Behind each sports team are the athletic trainers. They may not have the most glamorous jobs, but most of them say it’s a very rewarding profession.
Most of us who are sitting on the sidelines watching a game are intensely involved — who’s going to score next? How was that a foul? How many tackles do they have? But a few of those on the sidelines are watching a different way.
As athletic trainers we watch a totally different game than the athletes and the spectators. Y’know the goal is being shot but I’m watching the collision that’s going on between two players five feet away,” Missoula Maulers head athletic trainer Lindsey Ross said.
Throughout the course of a sporting event, athletic trainers are the first responders to an athlete’s injury. They are the men and women that attend to, treat, and potentially diagnose any ailments an athlete is suffering from.
The National Federation of State High School Association reports that the number of participants in high school sports increased for the 26th consecutive year in 2014-15. And with more students joining high school sports, the higher demand is for athletic trainers to keep them healthy.
“The whole goal of high school athletics is just to expose these kids to a positive environment. And a lot of that can be ruined by injury, especially like untreated injury and stuff like that because that’s one of the main reasons kids quit high school athletics is due to injury,” said Paul Capp the head athletic trainer at Hellgate High School.
The employment of athletic trainers is projected to grow 21% through 2024,according to the Montana Bureau of Labor Statistics. That’s three times higher than the national average growth rate for all occupations.
“It’s definitely a profession that’s emerging and expanding and I think people are kind of realizing more and more that we are health care professionals and that we are very useful in a various array of settings,” Ross told MTN Sports.
As first responders to an athlete’s injury, trainers always have to be prepared at the drop of a hat. But treating sprains and other ailments is what they’re focused on during and after the game. Before–it’s all about getting the players ready.
“I do a lot of injury prevention stuff. I just lay the groundwork as far as trying to put their bodies in a position to prevent injuries.. We’ve been very successful with that — we’ve had very few missed practices,” Capp said.
There is one injury that cannot be bandaged or treated on the sideline — the concussion. With the number of diagnosed brain injuries in sports increasing, advancements in treating them are too.
We stopped by Peak Performance Physical Therapy to talk to owner and physical therapist Jill Olson to learn more about how concussions are treated and diagnosed.
“So it’s like the movie 50 First Dates with Drew Barrymore. Every day is a different day with concussions. And every day something else may be driving those symptoms,” Olson said. “So it’s a real strategic analysis each day they walk in the clinic to peel back the layers and determine what’s driving the symptoms.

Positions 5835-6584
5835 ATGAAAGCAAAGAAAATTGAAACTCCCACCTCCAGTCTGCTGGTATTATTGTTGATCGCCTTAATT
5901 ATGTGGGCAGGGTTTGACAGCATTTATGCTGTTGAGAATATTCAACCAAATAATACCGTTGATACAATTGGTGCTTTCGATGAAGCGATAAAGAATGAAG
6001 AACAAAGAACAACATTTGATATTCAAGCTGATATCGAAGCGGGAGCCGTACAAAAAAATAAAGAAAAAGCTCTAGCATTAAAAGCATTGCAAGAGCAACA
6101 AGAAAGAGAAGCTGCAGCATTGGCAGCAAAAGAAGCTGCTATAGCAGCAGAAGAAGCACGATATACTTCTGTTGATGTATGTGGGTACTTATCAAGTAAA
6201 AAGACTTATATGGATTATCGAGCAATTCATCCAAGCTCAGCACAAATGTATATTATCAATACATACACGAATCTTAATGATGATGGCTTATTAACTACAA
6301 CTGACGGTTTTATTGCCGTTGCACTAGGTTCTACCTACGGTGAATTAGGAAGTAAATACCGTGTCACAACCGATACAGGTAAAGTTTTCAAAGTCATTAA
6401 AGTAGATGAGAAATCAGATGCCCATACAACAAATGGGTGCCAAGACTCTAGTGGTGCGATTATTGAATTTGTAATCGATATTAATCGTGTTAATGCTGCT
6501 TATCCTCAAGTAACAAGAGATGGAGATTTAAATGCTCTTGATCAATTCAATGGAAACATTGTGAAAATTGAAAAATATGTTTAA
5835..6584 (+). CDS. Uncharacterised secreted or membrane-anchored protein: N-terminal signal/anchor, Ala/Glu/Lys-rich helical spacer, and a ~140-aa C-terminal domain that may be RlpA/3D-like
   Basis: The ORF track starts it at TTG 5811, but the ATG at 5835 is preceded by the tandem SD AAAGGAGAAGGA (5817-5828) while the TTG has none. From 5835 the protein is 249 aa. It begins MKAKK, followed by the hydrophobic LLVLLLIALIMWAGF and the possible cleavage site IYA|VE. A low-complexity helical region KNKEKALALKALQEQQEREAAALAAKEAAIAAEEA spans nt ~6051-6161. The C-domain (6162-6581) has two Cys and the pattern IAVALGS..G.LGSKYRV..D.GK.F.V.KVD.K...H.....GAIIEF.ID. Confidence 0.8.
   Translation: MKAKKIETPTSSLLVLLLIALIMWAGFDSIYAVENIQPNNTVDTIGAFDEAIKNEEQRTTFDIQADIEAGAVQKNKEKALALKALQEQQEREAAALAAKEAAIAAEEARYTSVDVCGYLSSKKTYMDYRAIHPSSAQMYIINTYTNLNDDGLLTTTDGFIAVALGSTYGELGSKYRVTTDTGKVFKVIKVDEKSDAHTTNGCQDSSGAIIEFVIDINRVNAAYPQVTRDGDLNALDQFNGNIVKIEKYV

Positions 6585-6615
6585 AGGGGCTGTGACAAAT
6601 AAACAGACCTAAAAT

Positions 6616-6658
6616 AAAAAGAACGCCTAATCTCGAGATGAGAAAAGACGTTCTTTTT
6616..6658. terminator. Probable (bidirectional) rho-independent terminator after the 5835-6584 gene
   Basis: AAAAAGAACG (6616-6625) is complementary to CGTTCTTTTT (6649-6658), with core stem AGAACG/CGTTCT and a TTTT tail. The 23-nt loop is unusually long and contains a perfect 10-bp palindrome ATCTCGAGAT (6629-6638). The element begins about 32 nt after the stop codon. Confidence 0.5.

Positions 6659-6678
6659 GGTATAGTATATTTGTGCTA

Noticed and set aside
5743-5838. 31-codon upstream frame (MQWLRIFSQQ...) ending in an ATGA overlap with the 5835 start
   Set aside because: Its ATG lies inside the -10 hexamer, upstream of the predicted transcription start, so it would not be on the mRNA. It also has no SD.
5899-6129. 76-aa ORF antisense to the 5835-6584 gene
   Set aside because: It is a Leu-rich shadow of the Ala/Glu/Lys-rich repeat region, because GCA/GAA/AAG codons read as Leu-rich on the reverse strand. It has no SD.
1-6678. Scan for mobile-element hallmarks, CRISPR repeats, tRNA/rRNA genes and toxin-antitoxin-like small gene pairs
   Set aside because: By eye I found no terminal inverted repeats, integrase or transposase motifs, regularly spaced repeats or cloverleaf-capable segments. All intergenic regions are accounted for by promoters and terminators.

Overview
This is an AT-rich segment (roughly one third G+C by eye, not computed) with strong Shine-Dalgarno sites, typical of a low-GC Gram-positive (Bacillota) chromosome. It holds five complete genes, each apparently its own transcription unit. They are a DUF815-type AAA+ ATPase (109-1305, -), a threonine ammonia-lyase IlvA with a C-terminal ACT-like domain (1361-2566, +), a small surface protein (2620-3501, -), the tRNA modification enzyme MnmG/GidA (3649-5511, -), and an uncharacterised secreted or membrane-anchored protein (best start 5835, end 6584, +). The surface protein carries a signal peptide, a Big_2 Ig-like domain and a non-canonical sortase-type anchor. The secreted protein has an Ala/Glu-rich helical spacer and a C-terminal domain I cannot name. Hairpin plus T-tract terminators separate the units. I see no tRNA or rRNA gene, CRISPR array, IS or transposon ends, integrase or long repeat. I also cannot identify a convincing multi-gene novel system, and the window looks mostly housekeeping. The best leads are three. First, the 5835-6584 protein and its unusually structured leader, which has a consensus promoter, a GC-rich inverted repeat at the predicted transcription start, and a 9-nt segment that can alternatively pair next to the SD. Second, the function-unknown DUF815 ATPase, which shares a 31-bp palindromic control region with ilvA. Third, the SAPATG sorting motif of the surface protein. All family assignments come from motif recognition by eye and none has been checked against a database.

Since every concussion is different, every person’s healing process is different, and that’s where testing and diagnosing differs, too. Reporter Mitch Schafer took the tests to see just what is used to determine when a concussed human can return to normal daily functions.
The biggest takeaway of the testing was the amount of multi-tasking involved, which Olson uses to help gauge how her patient is acclimating to their surroundings. This helps to determine when and if an athlete can return to normal daily activities, such as school or reading, as well as adjusting to noise and activity around them.
“…If you have any vestibular/ocular dysfunction it gives false information to your brain and your brain is not able to process it. So if you have players — or you may have a visual field loss,” Olson said.
“You might have lost vision out of the left side of your eye. So if someone’s throwing the ball to you, you may not even see it. Or if a player is coming to tackle you on the left side you may not see it,” she added.
Now with more trainers on the sidelines, more concussions are being reported-which as crazy as it sounds, could be a good thing. Less players are returning to competitive play after suffering a head injury, which obviously saves them from facing a more significant injury, and onto a quicker recovery.
Once we can identify what’s driving your headaches and get you on an active treatment plan, the recovery is much more efficient and there’s a lot of research that really supports that,” explained Olson.
“And the return to school, the return to work, the return to life is so much more efficient and full when you have someone that can walk alongside you that really knows the full spectrum of concussions and how to promote fast healing.”
With more and more injuries being diagnosed and treated, athletic trainers and therapists may be making the world of sports a safer place.